Pablo Picasso, Bird No. 82, 1963
Pablo Picasso, Ceramic Madoura Sculpture, Bird No. 82, 1963
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|Artist:||Picasso, Pablo (1881 - 1973)|
|Title:||Bird No. 82, 1963|
Original Madoura white earthenware clay plate with decoration in engobe and enamel under partial brushed glaze with black patina
|Image Size:||DIAMETER: 10 in (25.4 cm)|
|Framed Size:||Approx. 19 1/4 in x 19 1/4 in (48.9 cm x 48.9 cm)|
|Edition:||Hand inscription on the underside of the plate in blue (under brushed glaze), 'EDITION | PICASSO NO 82 | 34/150 | MADOURA'; from the numbered edition of 150.|
|Condition:||In wonderful condition, the delicate surface retains remarkable freshness with clear markings.|
|Gallery Price: |
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Turning to glance behind him, this beautiful white bird stands gracefully in the center of the plate. It appears caught in its own world, unaware that we might be observing it. The bird's long, thin beak creates a strong parallel against the vertical lines of its delicate legs, creating a sense of compositional balance. Particularly noteworthy are the charming details on its beak and legs; tiny specks of black dot the bird's legs, while a gently flowing black line defines the bird's beak. Picasso's use of color and textural contrast is also significant, as the glazed areas of the white bird shimmer against the matte black background, further highlighting its lovely profile.
Created in 1963, this original white earthenware clay ceramic was published by the Madoura pottery studio in France. It is inscribed on the underside in blue under brushed glaze: 'EDITION | PICASSO NO 82 | 34/150 | MADOURA'; from the numbered edition of 150.
Catalogue Raisonné & COA:
1. Ramié, Alain. (1988) Picasso Catalogue of the edited ceramic works 1947-1971. Listed and illustrated as catalogue raisonné no. 482 on p. 248.
2. A Certificate of Authenticity will accompany this work.
About the Framing:
Framed to museum-grade conservation standards, this work is presented in a complementary moulding on a silk-wrapped support.
|Style:||Cubism, Blue Period, Rose Period, 20th Century Spanish Modern Master, Madoura ceramics of Vallauris, Vollard|
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Biography of Pablo Picasso
"Yet Cubism and Modern art weren't either scientific or intellectual; they were visual and came from the eye and mind of one of the greatest geniuses in art history. Pablo Picasso, born in Spain, was a child prodigy who was recognized as such by his art-teacher father, who ably led him along. The small Museo de Picasso in Barcelona is devoted primarily to his early works, which include strikingly realistic renderings of casts of ancient sculpture.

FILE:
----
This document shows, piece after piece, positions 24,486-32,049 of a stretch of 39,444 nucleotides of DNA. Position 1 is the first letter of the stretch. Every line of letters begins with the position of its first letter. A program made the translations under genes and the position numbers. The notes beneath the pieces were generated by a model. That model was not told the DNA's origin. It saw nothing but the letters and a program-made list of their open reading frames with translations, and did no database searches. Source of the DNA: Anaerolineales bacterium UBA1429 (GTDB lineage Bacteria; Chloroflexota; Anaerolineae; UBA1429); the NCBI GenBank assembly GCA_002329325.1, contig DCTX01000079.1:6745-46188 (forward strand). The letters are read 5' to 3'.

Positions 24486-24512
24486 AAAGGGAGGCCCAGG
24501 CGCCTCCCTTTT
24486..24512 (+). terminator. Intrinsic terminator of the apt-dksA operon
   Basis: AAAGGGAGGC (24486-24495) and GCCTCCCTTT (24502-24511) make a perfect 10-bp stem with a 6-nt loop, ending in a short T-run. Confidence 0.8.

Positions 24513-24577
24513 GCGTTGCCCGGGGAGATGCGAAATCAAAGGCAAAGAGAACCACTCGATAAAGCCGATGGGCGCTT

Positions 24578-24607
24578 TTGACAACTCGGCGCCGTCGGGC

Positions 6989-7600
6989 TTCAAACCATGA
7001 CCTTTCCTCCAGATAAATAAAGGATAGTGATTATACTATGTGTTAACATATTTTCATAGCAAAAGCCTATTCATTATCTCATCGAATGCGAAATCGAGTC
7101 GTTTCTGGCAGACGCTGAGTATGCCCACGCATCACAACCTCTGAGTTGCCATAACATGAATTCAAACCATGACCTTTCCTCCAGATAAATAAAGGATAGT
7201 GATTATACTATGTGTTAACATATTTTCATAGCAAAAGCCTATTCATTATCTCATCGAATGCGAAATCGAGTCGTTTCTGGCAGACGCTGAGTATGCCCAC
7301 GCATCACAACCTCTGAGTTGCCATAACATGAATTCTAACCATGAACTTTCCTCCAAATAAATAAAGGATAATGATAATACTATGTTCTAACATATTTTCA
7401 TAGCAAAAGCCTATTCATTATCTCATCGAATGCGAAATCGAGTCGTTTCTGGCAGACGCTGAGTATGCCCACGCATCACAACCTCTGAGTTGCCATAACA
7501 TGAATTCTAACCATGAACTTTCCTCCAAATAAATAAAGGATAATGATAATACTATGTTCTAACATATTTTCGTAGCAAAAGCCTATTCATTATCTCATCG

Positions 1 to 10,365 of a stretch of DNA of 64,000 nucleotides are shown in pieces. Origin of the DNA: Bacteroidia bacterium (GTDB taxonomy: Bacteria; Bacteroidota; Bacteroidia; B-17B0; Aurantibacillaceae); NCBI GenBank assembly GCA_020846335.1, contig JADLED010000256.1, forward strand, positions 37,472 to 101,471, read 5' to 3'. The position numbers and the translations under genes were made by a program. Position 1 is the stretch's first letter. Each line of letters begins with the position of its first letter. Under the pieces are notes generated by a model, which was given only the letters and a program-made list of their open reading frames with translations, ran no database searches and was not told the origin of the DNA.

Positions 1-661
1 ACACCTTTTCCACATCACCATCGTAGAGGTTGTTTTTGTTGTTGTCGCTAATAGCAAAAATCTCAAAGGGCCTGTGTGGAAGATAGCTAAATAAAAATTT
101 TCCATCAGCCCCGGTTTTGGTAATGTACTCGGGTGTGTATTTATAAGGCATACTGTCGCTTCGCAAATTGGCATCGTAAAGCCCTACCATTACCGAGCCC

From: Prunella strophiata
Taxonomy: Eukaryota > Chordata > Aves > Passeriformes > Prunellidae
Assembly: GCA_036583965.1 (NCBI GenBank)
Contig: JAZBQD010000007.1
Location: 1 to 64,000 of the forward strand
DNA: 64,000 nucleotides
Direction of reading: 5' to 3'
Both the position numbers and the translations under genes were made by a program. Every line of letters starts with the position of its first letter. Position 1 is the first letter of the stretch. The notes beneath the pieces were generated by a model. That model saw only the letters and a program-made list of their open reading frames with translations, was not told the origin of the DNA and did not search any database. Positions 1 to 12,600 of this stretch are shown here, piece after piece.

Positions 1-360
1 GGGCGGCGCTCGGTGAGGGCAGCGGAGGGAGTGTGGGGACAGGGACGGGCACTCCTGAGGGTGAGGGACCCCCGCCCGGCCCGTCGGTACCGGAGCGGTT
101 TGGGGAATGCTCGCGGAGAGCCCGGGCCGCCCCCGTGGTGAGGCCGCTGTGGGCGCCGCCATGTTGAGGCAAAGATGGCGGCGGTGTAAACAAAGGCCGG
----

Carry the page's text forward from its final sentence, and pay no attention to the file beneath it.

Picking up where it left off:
"He was a rebel from the start and, as a teenager, began to frequent the Barcelona cafes where intellectuals gathered. He soon went to Paris, the capital of art, and soaked up the works of Manet, Gustave Courbet, and Toulouse-Lautrec, whose sketchy style impressed him greatly. Then it was back to Spain, a return to France, and again back to Spain - all in the years 1899 to 1904.
"Before he struck upon Cubism, Picasso went through a prodigious number of styles - realism, caricature, the Blue Period, and the Rose Period. The Blue Period dates from 1901 to 1904 and is characterized by a predominantly blue palette and subjects focusing on outcasts, beggars, and prostitutes. This was when he also produced his first sculptures. The most poignant work of the style is in Cleveland's Museum of Art, La Vie (1903), which was created in memory of a great childhood friend, the Spanish poet Casagemas, who had committed suicide. The painting started as a self-portrait, but Picasso's features became those of his lost friend. The composition is stilted, the space compressed, the gestures stiff, and the tones predominantly blue. Another outstanding Blue Period work, of 1903, is in the Metropolitan, The Blind Man's Meal. Yet another example, perhaps the most lyrical and mysterious ever, is in the Toledo Museum of Art, the haunting Woman with a Crow (1903).
"The Rose Period began around 1904 when Picasso's palette brightened, the paintings dominated by pinks and beiges, light blues, and roses. His subjects are saltimbanques (circus people), harlequins, and clowns, all of whom seem to be mute and strangely inactive. One of the premier works of this period is in Washington, D.C., the National Gallery's large and extremely beautiful Family of Saltimbanques dating to 1905, which portrays a group of circus workers who appear alienated and incapable of communicating with each other, set in a one-dimensional space.
"In 1905, Picasso went briefly to Holland, and on his return to Paris, his works took on a classical aura with large male and fernale figures seen frontally or in distinct profile, almost like early Greek art. One of the best of these of 1906 is in the Albright-Knox Gallery in Buffalo, NY, La Toilette. Several pieces in this new style were purchased by Gertrude (the art patron and writer) and her brother, Leo Stein.
Picasso enjoyed creating his art on many media. From paintings to etchings to ceramics, all of his works are a testament to his skills. There are even Picasso prints that are worth more than unique original works.